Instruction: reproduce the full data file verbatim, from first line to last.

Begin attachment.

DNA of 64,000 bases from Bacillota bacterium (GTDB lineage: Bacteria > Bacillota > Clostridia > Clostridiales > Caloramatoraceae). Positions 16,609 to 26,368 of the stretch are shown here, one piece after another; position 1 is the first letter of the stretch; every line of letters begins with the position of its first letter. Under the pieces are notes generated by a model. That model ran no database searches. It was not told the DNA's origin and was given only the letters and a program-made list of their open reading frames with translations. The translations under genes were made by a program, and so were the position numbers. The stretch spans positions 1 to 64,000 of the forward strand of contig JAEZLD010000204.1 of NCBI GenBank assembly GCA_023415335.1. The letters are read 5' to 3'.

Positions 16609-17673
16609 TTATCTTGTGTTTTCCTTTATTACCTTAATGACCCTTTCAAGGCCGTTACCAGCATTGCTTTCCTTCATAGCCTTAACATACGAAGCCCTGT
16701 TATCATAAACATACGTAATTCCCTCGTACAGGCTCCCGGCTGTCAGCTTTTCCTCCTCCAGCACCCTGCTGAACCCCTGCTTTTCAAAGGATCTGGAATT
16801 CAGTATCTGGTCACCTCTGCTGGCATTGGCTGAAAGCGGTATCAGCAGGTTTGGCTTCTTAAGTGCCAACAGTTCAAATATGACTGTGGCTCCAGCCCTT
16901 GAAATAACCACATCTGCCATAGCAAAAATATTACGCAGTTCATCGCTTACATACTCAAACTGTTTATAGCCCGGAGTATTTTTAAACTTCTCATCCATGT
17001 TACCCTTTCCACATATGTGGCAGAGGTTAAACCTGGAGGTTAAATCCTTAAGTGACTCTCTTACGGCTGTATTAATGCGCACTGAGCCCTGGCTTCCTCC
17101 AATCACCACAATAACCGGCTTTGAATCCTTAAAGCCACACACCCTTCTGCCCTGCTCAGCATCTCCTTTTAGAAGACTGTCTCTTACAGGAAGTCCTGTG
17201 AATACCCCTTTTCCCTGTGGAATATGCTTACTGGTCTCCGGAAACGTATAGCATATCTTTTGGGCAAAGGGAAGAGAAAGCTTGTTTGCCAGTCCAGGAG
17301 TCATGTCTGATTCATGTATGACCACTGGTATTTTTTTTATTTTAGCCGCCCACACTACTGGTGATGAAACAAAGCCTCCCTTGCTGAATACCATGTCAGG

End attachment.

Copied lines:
DNA of 64,000 bases from Bacillota bacterium (GTDB lineage: Bacteria > Bacillota > Clostridia > Clostridiales > Caloramatoraceae). Positions 16,609 to 26,368 of the stretch are shown here, one piece after another; position 1 is the first letter of the stretch; every line of letters begins with the position of its first letter. Under the pieces are notes generated by a model. That model ran no database searches. It was not told the DNA's origin and was given only the letters and a program-made list of their open reading frames with translations. The translations under genes were made by a program, and so were the position numbers. The stretch spans positions 1 to 64,000 of the forward strand of contig JAEZLD010000204.1 of NCBI GenBank assembly GCA_023415335.1. The letters are read 5' to 3'.

Positions 16609-17673
16609 TTATCTTGTGTTTTCCTTTATTACCTTAATGACCCTTTCAAGGCCGTTACCAGCATTGCTTTCCTTCATAGCCTTAACATACGAAGCCCTGT
16701 TATCATAAACATACGTAATTCCCTCGTACAGGCTCCCGGCTGTCAGCTTTTCCTCCTCCAGCACCCTGCTGAACCCCTGCTTTTCAAAGGATCTGGAATT
16801 CAGTATCTGGTCACCTCTGCTGGCATTGGCTGAAAGCGGTATCAGCAGGTTTGGCTTCTTAAGTGCCAACAGTTCAAATATGACTGTGGCTCCAGCCCTT
16901 GAAATAACCACATCTGCCATAGCAAAAATATTACGCAGTTCATCGCTTACATACTCAAACTGTTTATAGCCCGGAGTATTTTTAAACTTCTCATCCATGT
17001 TACCCTTTCCACATATGTGGCAGAGGTTAAACCTGGAGGTTAAATCCTTAAGTGACTCTCTTACGGCTGTATTAATGCGCACTGAGCCCTGGCTTCCTCC
17101 AATCACCACAATAACCGGCTTTGAATCCTTAAAGCCACACACCCTTCTGCCCTGCTCAGCATCTCCTTTTAGAAGACTGTCTCTTACAGGAAGTCCTGTG
17201 AATACCCCTTTTCCCTGTGGAATATGCTTACTGGTCTCCGGAAACGTATAGCATATCTTTTGGGCAAAGGGAAGAGAAAGCTTGTTTGCCAGTCCAGGAG
17301 TCATGTCTGATTCATGTATGACCACTGGTATTTTTTTTATTTTAGCCGCCCACACTACTGGTGATGAAACAAAGCCTCCCTTGCTGAATACCATGTCAGG